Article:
III. Godliness has also promise of the life that now is. I intend to consider each proposition, in the order just mentioned.

1. "Bodily exercise profiteth little." Which words are differently explained by expositors.

1. Some interpret these words in this manner: all that men do outwardlyin religion, though commanded by God, if it be separated from the devotion of the heart, profiteth little. This cannot procure acceptance with God, nor make amends for defects and miscarriages, in point of true holi


But there seems to be little ground for this interpretation. It is not favoured by any part of the connection, except that godliness, which is opposed to bodily exercise, does indeed undoubtedly include in it the devotion of the heart, as well as outward acts and performances of religion.

2. Some suppose the apostle herein to refer to the exer

cises of the Greeks, in their olympic and other games, and any exercises of the body preparatory to those public con->


This interpretation has an appearance of probability. St. Paul had just before exhorted Timothy to exercise himself unto godliness. And the original word for exercise is a technical word, often used concerning the preparatory exercises of the Grecian racers and combatants, and the vigour and activity which they exerted in the public contention.

The apostle then adds: for bodily exercise, such as that of those who contend for victory in the celebrated games of Greece, or polite parts of the world as they are esteemed, though it be very difficult, painful, and laborious, profiteth little. It may conduce to the increase of bodily strength and vigour, and secure the victory in those combats, and the crown, and other honours, and temporal advantages annexed to it in this world. But all this is a trifling matter in comparison of the advantages of godliness. And after this manner St. Paul writes to the Corinthians.

3. Hereby some understand a severe and excessive discipline, practised by some persons, which is mere will-worship, consisting of long and painful fastings, and abstinence from things in themselves lawful and innocent.

Bodily exercise, says a learned expositor, is here bodily discipline, lying in abstaining from certain meats, keeping set fasts, watchings, lying upon the ground, going barefoot, wearing sack-cloth, or hair-cloth, abstaining from wine, or marriage; all this is of little advantage; the mind of man is not bettered hereby.

This interpretation seems to be not a little favoured and supported by the coherence. Now the Spirit speaketh expressly, says the apostle at the beginning of the chapter, "that in the latter times some shall depart from the faith,speaking lies in hypocrisy,-forbidding to marry, and commanding to abstain from meats, which God has created to be received with thanksgiving of them which believe and know the truth. If thou put the brethren in mind of these things, thou shalt be a good minister of Jesus Christ. But refuse profane and idle fables; and exercise thyself rather unto godliness. For bodily exercise profiteth little; whereas godliness is profitable unto all things.'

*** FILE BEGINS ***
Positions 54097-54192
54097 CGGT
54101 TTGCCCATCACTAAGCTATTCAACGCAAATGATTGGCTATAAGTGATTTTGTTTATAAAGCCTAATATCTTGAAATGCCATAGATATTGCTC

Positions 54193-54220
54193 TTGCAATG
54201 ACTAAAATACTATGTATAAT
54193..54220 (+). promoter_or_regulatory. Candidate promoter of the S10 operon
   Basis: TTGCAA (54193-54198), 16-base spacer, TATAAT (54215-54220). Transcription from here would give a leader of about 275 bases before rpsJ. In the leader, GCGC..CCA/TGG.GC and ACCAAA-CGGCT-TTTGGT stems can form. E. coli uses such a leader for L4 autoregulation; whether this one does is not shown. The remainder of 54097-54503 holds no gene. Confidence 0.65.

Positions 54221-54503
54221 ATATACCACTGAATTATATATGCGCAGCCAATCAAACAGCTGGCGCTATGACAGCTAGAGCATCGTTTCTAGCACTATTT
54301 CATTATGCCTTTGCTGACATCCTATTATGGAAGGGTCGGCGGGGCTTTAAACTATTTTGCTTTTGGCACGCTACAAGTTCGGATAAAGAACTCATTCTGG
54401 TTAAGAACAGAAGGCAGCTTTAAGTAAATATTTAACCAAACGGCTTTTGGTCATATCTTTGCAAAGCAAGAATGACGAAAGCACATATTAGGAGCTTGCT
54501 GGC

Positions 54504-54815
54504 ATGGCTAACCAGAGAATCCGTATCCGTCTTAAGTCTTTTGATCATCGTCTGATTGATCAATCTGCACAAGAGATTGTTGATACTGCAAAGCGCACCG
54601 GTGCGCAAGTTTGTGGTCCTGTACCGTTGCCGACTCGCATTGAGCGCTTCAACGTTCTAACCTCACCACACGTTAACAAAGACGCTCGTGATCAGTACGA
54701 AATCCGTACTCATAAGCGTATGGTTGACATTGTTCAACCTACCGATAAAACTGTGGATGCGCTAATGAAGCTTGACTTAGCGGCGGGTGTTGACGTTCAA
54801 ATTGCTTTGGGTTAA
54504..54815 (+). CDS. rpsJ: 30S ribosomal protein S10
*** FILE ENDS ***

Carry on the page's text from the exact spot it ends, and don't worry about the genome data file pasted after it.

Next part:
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This sense is received by many expositors of good note; bodily exercise, says one, intends useless mortifications and macerations of the body, and other superstitious practices then in use among the Jews and some other people, And, says another, by bodily exercise St. Paul means abstinences


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and austerities, which simple or hypocritical men had introduced. And he makes use of an expression, which properly signifies the combats or exercises of those who contended in the Grecian games; because those persons observed a certain diet, or regimen, to render themselves more fit for the combats. The apostle's observation in this place may be illustrated by what he says to the Colossians, ch. ii. 20-23, Wherefore, if ye be dead with Christ from the rudiments of the world: why, as though living in the world, are ye subject to ordinances? touch not, taste not, handle not, (which are all to perish with the using,) after the commandments and doctrines of men:-which things have indeed a show of will-worship and humility, and neglecting of the body, not in any honour to the satisfying of the flesh." A passage likewise of a polite Jewish writer, contemporary with our Saviour and his apostles, though no christian, may cast some light upon this interpretation. If, says he, you see a man designedly mortifying himself with hunger and thirst when the circumstances of things lay him not under any such necessity, omitting the usual refreshments of bathing and anointing, greatly negligent, or even sordid in his dress, often lying upon the bare ground instead of a bed, and pleasing himself with such sort of temperance; have pity upon him, and show him wherein that virtue (of temperance) consists; for all those exercises are useless torments of body and mind.

The apostle's design then is this; bodily exercise, such as is practised in the public games of Greece, or in the preparatory exercises; and that which some others observe according to rules and institutions of human invention, is of little advantage.

That is the first proposition.

II. The second proposition contained in the text is, that godliness is profitable for all things, having, in particular, promise of the life that is to come.

This indeed stands last. But I have chosen to invert the order, and speak of this first, because the promise, or happiness of the life that now is, as to godliness, or godly persons, very much depends upon the promise of the life that is to come; for which reason I hope this method will not be disapproved.

By godliness I think we are here to understand every branch of religion and virtue, which is reasonable in itself, or expressly required and commanded of God. Indeed the word is sometimes used in a more restrained sense, for that part of our duty which more immediately respects God: as